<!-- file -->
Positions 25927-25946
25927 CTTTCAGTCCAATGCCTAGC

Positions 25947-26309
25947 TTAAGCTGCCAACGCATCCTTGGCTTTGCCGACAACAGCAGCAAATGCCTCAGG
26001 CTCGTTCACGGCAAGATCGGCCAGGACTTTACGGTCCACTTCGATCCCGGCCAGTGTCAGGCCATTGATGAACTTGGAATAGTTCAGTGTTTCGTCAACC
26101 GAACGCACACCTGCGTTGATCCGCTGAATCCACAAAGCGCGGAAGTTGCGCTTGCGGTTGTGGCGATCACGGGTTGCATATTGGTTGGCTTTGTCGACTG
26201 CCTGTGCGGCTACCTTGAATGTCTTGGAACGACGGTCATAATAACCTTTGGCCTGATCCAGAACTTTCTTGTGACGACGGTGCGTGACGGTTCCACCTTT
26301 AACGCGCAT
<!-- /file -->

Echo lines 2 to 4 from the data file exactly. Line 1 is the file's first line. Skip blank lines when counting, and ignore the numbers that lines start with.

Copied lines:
25927 CTTTCAGTCCAATGCCTAGC

Positions 25947-26309
25947 TTAAGCTGCCAACGCATCCTTGGCTTTGCCGACAACAGCAGCAAATGCCTCAGG